8

I've come across a rather confusing statement in some JavaScript:

if (n = "value", a==b) {...

I take it that this assigns the value n first and then performs a comparison (a==b) to determine whether to proceed with the if statement. But why? Is there any advantage to doing this over say...

n = "value";
if (a==b) {...

or...

if (a==b) {n = "value"; ...
3
  • 1
    Your third snippet is not the same as two previous snippets. In two first snippets n is set in any case, in the third snippet n will be set only if if passes.
    – Teemu
    Feb 5, 2014 at 17:36
  • Hmm. That's true. What I was getting at, I suppose, is whether the scope of n is restricted in anyway by delcaring it in the if function (succinctly answered by Danilo below). In theory if n was restricted to the scope of the if statement then it could be available to the final comparison, so even if the test fails n gets its value for the scope of if.
    – Paul
    Feb 5, 2014 at 17:43
  • @Question participants: (I know it's bad form on SO :-O ) but many thanks to you all for helping me understand this. I have actually used this now and found it makes the code more readable (in my current case) than less.
    – Paul
    Feb 6, 2014 at 11:23

3 Answers 3

4

In JavaScript, whenever you put more than one expression inside a pair of brackets, they are evaluated as the last expression, like in the example below:

var a = (1, 2);
var b = a + 1;    // b = 2 + 1 = 3

So, in your case, the interpreter executes the attribution n = "value" and then parses the if taking a == b as condition. It's the same as:

n = "value";
if (a == b) {
    // ...
}

This article explains this behaviour.

EDIT

However, this does not limit n to the if's scope. This same thing happens to var declarations in for loops:

for (var i = 0; i < 10; i++) {
    // Do stuff...
}
console.log(i);    // Logs 10

EDIT 2

As Ethan Brown mentioned, is also good to tell about variable hoisting, which is basically the fact that, in JavaScript, values can be assigned to variables before declaring them. The following code shows this behaviour and was extracted from this MDN article:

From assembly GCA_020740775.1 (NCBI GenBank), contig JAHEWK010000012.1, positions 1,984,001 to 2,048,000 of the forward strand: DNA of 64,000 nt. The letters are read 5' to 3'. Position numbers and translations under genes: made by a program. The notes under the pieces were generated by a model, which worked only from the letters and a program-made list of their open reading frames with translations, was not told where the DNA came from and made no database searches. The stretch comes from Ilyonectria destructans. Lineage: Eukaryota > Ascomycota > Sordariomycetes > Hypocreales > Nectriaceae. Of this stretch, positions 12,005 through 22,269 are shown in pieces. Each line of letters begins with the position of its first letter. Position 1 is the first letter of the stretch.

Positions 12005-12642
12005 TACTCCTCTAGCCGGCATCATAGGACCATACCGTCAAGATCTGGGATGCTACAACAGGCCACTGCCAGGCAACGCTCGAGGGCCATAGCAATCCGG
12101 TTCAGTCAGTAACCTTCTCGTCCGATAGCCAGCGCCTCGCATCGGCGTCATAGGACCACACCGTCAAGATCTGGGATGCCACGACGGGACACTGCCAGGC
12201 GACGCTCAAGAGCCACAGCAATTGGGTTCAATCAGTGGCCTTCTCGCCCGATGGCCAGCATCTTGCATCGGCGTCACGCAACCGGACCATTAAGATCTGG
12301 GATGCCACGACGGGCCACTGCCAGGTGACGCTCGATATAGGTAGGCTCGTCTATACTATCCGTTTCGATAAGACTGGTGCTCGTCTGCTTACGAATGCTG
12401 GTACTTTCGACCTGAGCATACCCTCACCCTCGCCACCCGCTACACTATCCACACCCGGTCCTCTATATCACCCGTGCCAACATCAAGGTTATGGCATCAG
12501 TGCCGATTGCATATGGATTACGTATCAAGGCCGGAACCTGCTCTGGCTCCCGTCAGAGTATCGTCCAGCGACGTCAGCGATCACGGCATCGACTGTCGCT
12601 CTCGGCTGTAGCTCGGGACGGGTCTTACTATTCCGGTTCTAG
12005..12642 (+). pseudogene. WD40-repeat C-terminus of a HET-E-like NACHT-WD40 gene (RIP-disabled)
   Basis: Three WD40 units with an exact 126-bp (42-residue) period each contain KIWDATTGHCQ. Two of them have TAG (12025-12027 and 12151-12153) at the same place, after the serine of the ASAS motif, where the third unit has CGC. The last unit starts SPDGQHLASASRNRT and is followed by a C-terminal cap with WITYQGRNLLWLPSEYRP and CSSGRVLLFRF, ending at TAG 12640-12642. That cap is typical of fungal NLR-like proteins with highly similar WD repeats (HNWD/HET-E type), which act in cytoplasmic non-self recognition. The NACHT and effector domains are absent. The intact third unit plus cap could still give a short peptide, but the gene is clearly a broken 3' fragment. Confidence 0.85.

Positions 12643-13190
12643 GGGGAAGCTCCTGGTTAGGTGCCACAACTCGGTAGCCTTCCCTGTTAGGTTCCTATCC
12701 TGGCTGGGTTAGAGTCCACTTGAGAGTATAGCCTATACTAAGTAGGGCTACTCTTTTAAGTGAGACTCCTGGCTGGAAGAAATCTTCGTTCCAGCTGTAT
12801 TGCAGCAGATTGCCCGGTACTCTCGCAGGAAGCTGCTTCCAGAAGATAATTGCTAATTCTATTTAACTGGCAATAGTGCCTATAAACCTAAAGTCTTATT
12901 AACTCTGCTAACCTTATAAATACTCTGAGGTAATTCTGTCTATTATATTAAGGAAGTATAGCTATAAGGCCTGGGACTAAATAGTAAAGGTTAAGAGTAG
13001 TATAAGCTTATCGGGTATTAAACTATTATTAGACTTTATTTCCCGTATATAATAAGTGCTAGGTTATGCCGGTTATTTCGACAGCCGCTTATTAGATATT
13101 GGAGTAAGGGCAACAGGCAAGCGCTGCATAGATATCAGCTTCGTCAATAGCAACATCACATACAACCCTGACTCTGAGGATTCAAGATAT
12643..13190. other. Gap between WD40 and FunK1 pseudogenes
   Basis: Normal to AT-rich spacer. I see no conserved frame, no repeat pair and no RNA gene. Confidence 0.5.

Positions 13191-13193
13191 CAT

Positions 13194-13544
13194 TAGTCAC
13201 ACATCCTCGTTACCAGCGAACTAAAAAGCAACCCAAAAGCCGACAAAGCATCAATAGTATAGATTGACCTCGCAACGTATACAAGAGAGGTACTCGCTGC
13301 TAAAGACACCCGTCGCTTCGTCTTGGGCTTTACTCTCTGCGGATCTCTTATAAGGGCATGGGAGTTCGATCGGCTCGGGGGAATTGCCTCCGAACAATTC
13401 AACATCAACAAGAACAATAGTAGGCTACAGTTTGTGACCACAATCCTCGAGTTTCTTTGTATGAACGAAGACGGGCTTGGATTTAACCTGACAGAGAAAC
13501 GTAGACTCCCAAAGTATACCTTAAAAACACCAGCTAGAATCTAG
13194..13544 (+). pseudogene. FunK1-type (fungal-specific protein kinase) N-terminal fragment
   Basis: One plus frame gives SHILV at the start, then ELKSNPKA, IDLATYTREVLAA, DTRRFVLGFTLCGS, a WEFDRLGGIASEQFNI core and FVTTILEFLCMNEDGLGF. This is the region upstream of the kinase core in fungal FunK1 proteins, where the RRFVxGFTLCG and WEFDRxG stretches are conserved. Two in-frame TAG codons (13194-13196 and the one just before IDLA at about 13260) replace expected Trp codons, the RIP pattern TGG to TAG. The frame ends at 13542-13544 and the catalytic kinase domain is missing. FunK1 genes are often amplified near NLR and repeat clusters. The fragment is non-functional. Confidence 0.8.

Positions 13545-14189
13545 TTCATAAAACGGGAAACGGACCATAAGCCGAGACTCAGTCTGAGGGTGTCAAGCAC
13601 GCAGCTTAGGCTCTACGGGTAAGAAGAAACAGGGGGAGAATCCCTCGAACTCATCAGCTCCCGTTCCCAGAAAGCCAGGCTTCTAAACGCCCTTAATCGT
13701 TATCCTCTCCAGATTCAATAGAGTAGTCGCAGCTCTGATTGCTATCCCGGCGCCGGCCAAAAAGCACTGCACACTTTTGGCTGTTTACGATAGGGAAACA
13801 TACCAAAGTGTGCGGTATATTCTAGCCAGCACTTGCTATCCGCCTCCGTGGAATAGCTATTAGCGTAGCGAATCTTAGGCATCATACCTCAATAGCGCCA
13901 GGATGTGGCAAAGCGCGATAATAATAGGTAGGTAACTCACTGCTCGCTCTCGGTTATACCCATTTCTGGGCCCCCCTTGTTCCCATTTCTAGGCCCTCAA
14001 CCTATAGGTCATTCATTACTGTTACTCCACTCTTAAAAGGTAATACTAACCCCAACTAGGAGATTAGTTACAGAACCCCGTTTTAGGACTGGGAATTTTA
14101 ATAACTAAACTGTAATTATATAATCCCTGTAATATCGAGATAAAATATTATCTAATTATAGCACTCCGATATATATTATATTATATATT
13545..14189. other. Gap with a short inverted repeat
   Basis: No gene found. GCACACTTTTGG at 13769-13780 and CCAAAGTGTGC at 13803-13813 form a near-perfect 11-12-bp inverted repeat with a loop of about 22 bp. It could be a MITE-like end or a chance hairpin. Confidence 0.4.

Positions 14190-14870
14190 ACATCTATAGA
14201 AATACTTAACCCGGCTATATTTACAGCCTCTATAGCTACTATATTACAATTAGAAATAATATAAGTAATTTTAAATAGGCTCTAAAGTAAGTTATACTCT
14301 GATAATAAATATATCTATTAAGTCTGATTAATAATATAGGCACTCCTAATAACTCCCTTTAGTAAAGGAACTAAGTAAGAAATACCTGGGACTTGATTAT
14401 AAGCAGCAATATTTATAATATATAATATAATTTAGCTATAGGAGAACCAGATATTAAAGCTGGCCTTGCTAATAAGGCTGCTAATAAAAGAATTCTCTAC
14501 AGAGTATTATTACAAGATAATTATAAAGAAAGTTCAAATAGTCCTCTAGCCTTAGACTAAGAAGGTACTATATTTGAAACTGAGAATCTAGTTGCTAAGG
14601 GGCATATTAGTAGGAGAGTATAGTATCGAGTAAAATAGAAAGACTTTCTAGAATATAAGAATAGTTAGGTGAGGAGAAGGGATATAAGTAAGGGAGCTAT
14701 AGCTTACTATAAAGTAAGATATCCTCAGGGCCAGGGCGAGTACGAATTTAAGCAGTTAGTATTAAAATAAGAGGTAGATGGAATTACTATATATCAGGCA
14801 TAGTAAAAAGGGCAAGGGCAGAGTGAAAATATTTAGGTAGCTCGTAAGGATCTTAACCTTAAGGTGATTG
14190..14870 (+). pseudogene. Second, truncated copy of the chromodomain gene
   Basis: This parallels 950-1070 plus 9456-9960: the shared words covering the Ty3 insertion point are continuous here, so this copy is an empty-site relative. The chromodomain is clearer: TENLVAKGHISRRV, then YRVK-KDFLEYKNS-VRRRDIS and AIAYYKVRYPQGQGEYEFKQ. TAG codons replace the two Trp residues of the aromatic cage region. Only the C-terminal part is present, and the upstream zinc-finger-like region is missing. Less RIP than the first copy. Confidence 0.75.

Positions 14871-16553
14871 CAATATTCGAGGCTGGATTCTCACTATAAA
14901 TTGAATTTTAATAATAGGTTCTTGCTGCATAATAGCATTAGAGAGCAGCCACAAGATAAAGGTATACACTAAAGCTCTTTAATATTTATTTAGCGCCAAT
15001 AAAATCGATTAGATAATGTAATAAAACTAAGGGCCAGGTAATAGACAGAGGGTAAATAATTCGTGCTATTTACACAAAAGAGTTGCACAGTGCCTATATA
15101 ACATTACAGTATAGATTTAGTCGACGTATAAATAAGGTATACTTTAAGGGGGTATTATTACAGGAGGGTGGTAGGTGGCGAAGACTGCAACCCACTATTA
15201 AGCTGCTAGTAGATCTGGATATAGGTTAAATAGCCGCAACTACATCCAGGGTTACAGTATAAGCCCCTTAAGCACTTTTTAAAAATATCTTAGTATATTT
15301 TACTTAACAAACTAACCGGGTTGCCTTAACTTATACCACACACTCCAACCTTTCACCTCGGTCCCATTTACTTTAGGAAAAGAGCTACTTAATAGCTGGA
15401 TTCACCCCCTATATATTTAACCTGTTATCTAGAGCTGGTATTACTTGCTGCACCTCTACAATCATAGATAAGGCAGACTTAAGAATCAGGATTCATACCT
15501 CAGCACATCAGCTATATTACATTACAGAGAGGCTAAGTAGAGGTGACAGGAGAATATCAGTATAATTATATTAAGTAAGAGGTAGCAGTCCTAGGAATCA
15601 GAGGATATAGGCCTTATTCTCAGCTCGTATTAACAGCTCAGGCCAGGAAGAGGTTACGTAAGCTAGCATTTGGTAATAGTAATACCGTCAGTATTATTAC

bla = 2
var bla;

// The above code is valid, since
// it's implicitly understood as:

var bla;
bla = 2;

The same occurs with functions:

foo();
function foo() {
    console.log('bar');
}
5
  • So is the scope of n limited to the if statement?
    – Paul
    Feb 5, 2014 at 17:35
  • 1
    Nice job mentioning variable scope, but you should probably discuss or point to a resource on "variable hoisting", which is necessary to really understand variable scope in JS. Feb 5, 2014 at 18:47
  • So just referring to EDIT 2, is this good practice or just accepted? And would bla = 2; var x = bla * 2; var bla; be valid (i.e. bla is not only assigned but also used before it is declared)?
    – Paul
    Feb 6, 2014 at 8:58
  • 1
    Yes, it's valid and works fine. However, I don't consider this being a good practice because, unless strictly necessary, it makes your code harder to understand. Feb 6, 2014 at 11:15
  • Yep - that's what I thought. Many thanks for your detailed explanation.
    – Paul
    Feb 6, 2014 at 11:21
3

Your assessment of the meaning is correct. There is no advantage other than compactness. Many would consider this poor practice, but it doesn't bother me.

Where it gets tricky is when you start calling functions that have side effects...then you can do some really weird stuff.

5
  • Heh. Happens more often than you might think. var x=0; function doSomething(){x++;}; if(doSomething(), x===3){/*..*/} Feb 5, 2014 at 18:48
  • Yep - I'm now the proud new owner of this statement: if (fail = sel.selectedIndex == 0, fail) break;
    – Paul
    Feb 6, 2014 at 11:50
  • Now see that's just silly...the assignment operator returns the assigned value, so that's equivalent to just saying if((fail = sel.selectedIndex) == 0). Feb 6, 2014 at 17:11
  • No, it isn't - the comparison of sel.selectedIndex == 0 is assigned to fail for later use in the same script then fail is also used as the second half of the comma operator. But perhaps it could do with brackets around the comparison, so maybe it should be if (fail = (sel.selectedIndex == 0), fail) break;
    – Paul
    Feb 7, 2014 at 8:48
  • Ah, right you are, Westie. I was thinking about what I thought you were trying to do, not what the statement was actually saying. Feb 7, 2014 at 16:44
1

You're right - it's just a really confusing way to phrase assigning a variable and then running an if statement. It's valid code, but equivalent to the less puzzling version, so this is most likely just a case of someone being too clever.

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    A frequent issue in our field of work . . . people who think that, because they learn/discover a rarely known way of doing something, that makes it a good way to do it.
    – talemyn
    Feb 5, 2014 at 17:32
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    @talemyn: I prefer to know what I'm doing before I actually use such constructs!
    – Paul
    Feb 5, 2014 at 17:36
  • @Westie - and that puts you a step above a lot of your peers! :D
    – talemyn
    Feb 5, 2014 at 17:41
  • @tmcw: I must say that I've found that it can make code more readable! In the example that I've commented above in Ehtan's answer (if (fail = sel.selectedIndex == 0, fail) break;) the assignment to fail becomes contextual to the if statement. It's a beautiful, elegant thing!
    – Paul
    Feb 6, 2014 at 13:43

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